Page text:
You can mock me for carrying these feathers and bones
But the work in them has served me
And my kin for generations–
I keep your bodies whole
Even while you disrespect my station.
I lost my mother to folks
Who thought they were her betters,
So don’t just wallow in your own blood
When I knit you back together.
Appreciate the second chance I give you.
I still have Cession dirt under my nails
and river water in my blood.
I keep the land with me,
Tree and totem, branch and bud.
Bind me up in uniform,
Don’t hold back the starch.
You can make me shine my boots but
See if you can make me march.
I keep my feathers and bones
Good and close to my heart.
We all know loss.
That’s the lot of a witch.
Pain is not more special
When it belongs to the rich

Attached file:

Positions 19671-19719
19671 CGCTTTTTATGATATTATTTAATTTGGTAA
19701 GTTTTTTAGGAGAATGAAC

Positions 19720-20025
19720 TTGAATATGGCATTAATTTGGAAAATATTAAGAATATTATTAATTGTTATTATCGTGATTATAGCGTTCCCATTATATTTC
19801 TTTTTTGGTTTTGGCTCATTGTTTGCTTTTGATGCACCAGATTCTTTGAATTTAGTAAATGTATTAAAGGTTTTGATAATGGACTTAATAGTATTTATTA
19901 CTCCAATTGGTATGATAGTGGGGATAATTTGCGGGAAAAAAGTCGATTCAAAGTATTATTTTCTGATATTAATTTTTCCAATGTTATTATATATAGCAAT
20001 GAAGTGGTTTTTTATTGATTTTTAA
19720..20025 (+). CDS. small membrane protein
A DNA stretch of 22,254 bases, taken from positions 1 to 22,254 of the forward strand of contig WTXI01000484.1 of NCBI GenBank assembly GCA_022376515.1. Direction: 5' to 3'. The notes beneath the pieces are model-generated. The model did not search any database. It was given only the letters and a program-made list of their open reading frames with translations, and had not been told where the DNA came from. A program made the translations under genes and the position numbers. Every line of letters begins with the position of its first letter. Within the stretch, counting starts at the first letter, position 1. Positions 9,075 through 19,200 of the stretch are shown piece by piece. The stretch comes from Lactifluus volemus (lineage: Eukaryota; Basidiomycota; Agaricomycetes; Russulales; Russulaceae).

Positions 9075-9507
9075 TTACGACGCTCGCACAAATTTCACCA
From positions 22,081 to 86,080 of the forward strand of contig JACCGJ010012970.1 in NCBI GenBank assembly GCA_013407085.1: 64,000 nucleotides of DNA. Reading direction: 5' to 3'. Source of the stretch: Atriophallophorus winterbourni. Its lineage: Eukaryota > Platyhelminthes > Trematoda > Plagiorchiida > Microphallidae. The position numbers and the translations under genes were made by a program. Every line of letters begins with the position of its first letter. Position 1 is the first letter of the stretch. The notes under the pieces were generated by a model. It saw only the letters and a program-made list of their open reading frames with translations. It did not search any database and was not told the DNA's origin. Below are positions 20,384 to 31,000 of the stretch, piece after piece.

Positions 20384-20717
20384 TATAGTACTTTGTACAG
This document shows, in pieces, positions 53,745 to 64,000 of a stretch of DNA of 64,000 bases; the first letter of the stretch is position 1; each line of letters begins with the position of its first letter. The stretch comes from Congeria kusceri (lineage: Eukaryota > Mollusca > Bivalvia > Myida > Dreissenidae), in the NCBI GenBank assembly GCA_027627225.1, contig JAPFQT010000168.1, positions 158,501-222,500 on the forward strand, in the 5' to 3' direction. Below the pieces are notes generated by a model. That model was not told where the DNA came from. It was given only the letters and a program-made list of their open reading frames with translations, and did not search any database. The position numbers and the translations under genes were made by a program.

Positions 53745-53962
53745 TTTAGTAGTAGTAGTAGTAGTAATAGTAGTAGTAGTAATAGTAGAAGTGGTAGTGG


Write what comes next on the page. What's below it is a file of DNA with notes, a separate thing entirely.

And grief and tears still taste like salt
Even if they make the river run.
We don’t choose our legacies but
Each of us must shoulder one.
Don’t talk to me about the burdens of your bloodline,
When I stand like a lost toy soldier
At the very end of mine.
My legacy is scarred-up knuckles,
and the call of birds that have flown.
I sing songs around fires and
Shiver under rough wool blankets
When the nights get cold
And I’m alone.
So keep your family legends stitched into tapestries,
Keep your sash and gallantry
And I, the child of Chippewa,
daughter of field and stone,
will keep my disrespected name,
And keep my feathers and bones.